In classical music, the word “adante”—which means “walking” in Italian—describes a moderately slow tempo, like an average walking pace. MIT's Tangible Media Group has created a clever visual interpretation of the term, presented in a short film by the same name. In Adante, tiny digitized figures are projected just above an automated piano's keyboard, seeming to scale the keys—literally. Each animated step, skip, and stride sounds a new note.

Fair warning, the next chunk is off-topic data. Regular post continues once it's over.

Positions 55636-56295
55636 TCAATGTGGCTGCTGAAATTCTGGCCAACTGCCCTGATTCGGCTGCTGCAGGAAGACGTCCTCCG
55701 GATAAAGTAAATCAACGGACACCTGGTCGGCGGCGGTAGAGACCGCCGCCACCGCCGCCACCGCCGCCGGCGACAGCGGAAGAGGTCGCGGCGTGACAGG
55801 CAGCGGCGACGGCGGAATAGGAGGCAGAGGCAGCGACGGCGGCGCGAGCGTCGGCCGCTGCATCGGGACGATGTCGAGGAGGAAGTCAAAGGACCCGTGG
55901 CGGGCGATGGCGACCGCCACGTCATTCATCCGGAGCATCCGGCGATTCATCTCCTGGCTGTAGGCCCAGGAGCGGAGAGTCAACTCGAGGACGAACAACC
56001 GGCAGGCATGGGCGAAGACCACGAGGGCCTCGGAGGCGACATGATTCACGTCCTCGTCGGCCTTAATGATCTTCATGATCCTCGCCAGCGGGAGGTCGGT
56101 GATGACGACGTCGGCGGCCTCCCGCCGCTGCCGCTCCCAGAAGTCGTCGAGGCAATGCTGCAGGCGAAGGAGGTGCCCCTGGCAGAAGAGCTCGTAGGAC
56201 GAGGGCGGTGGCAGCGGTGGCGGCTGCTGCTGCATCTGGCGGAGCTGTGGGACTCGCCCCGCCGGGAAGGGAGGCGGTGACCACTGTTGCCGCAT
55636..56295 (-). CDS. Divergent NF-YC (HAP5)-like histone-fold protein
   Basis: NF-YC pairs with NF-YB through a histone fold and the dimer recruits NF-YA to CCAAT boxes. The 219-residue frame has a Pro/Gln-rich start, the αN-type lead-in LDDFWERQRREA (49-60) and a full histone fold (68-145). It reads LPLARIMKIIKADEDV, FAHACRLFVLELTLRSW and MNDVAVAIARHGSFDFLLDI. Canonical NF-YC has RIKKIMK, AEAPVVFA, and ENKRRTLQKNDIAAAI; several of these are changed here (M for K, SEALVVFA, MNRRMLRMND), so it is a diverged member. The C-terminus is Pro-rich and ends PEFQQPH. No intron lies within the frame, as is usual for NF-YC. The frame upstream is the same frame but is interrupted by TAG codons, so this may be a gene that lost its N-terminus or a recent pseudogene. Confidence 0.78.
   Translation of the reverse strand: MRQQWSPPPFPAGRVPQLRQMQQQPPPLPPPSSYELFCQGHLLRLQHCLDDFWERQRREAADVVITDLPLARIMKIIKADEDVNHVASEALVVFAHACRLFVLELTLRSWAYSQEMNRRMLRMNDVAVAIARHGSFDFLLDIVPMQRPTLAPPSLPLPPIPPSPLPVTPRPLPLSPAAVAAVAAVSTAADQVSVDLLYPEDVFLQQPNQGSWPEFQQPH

The concept is intended to support an approach to music pedagogy that's embedded in physical movement, with an emphasis on full-body interaction, expression, and communication. Each of us has our own walking rhythm that comes with an easy cadence, so if we can only envision transferring that tempo to our hands, perhaps we'll one day be able to play as smoothly as the experts. Two musical maestros, Herbie Hancock and Vijay Iyer, have already stopped by MIT's Media Lab to take their turns tickling the ivories alongside the computerized characters, producing tunes that are intriguing to both the ear and the eye in a second behind-the-scenes video.
Video via Xiao Xiao
All images and videos via Tangible Media Group unless otherwise stated.